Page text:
Children Report Changing Symptoms in Year Following COVID-19
TUESDAY, Dec. 13, 2022 (HealthDay News) — In the year following severe acute respiratory syndrome coronavirus 2 (SARS-COV-2) infection, self-reported symptoms evolve in children and youth, according to a study published online Dec. 5 in The Lancet Regional Health: Europe.
Snehal M. Pinto Pereira, from the University College London, and colleagues used data from 5,086 nonhospitalized children and young people (aged 11 to 17 years; 2,909 SARS-COV-2-positive and 2,177 SARS-COV-2-negative at baseline). All participants completed questionnaires six and 12 months after polymerase chain reaction (PCR) tests performed between October 2020 and March 2021 confirming SARS-CoV-2 infection.
The researchers found that 10 of 21 symptoms had a prevalence <10 percent at baseline and six and 12 months posttest in both positive and negative cases. For the other 11 symptoms, among those testing positive and who had these symptoms at baseline, the prevalence of symptoms declined greatly by 12 months. For symptoms first described by youth at six months, there was a decline in prevalence by 12 months. For nine of 11 symptoms, overall prevalence declined by 12 months. Shortness of breath and tiredness were first described by many youth at either six or 12 months, and the overall prevalence of these two symptoms appeared to increase in those testing positive. However, the prevalence of shortness of breath and tiredness actually declined in those first describing these two symptoms at either baseline or six months when conducting within-individual examination. This pattern was also consistent in those testing negative. For validated measures of poor quality of life, emotional and behavioral difficulties, poor well-being, and fatigue, similar patterns were also seen.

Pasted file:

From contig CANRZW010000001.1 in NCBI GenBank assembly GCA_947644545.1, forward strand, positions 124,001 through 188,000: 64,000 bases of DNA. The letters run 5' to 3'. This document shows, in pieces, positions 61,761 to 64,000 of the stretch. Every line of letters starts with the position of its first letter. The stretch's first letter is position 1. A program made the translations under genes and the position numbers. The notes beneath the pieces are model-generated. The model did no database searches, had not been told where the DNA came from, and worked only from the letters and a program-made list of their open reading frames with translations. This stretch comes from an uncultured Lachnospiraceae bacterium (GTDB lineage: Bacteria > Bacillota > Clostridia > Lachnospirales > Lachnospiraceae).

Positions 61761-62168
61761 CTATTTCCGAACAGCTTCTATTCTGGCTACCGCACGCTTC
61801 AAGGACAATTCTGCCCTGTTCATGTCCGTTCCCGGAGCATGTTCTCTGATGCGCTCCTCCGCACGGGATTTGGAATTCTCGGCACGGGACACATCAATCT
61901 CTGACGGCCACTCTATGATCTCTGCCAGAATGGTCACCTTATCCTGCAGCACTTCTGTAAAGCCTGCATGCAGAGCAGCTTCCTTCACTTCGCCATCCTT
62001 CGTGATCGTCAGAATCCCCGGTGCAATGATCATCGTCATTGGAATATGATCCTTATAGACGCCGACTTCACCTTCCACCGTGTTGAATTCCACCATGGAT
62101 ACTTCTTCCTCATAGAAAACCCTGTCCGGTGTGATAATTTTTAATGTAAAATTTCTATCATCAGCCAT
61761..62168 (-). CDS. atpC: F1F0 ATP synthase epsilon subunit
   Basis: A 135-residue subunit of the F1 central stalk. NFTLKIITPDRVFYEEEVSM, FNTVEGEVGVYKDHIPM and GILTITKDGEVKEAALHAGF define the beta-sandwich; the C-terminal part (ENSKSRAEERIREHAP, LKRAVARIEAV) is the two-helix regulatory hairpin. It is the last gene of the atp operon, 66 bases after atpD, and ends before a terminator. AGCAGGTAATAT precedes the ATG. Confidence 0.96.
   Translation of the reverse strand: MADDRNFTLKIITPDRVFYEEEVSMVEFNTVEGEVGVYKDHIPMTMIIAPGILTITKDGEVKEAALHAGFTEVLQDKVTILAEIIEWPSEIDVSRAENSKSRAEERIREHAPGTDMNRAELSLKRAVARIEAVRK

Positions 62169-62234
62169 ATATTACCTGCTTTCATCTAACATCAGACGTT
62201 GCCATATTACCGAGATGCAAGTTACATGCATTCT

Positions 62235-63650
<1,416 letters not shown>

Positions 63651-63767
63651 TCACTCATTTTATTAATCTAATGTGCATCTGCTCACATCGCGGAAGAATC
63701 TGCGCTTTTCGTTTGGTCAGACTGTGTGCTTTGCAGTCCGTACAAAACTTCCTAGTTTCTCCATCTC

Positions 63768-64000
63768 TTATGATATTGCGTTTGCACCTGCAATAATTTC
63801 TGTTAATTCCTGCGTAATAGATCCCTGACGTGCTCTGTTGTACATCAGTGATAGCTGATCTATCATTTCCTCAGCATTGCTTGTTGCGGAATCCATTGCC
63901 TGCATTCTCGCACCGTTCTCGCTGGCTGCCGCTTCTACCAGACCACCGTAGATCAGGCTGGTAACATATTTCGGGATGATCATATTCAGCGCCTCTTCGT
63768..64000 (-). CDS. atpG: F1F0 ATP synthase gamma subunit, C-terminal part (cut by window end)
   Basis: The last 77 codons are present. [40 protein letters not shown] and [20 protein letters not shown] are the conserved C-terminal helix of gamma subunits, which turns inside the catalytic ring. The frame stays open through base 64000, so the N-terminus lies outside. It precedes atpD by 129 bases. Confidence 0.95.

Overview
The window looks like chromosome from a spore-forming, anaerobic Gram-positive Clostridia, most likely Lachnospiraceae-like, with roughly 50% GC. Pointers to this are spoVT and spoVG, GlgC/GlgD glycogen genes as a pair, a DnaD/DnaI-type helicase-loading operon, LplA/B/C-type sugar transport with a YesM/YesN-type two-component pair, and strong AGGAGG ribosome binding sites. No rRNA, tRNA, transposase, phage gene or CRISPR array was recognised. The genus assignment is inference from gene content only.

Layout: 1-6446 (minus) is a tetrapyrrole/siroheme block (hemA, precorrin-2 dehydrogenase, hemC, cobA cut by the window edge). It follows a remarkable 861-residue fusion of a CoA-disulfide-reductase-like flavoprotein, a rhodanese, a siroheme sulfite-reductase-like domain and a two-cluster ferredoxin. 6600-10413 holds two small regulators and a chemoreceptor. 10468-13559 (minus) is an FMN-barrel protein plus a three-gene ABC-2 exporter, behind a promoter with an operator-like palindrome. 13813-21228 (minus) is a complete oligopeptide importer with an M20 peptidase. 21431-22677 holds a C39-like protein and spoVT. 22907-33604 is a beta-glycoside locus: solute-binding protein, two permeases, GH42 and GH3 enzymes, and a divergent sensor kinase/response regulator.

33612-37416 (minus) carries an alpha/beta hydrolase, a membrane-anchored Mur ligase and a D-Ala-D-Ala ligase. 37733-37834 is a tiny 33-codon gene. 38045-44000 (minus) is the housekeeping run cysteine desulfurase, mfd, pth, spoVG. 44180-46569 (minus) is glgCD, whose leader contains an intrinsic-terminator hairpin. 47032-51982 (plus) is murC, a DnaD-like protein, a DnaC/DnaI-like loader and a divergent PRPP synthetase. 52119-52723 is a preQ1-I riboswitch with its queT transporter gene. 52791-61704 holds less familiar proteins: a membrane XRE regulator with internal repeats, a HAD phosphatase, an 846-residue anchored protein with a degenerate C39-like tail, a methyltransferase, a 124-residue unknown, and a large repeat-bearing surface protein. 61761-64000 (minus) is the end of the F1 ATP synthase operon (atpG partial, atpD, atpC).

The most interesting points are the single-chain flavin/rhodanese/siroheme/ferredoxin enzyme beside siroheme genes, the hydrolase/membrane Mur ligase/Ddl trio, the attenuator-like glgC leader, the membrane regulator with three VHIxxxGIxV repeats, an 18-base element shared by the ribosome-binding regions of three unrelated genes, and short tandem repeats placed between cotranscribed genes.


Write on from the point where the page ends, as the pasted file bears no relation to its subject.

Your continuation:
“Simply reporting repeated cross-sectional prevalences — or snapshots — of symptoms over time may obscure important information about long COVID in young people that has clinical relevance,” Pereira said in a statement.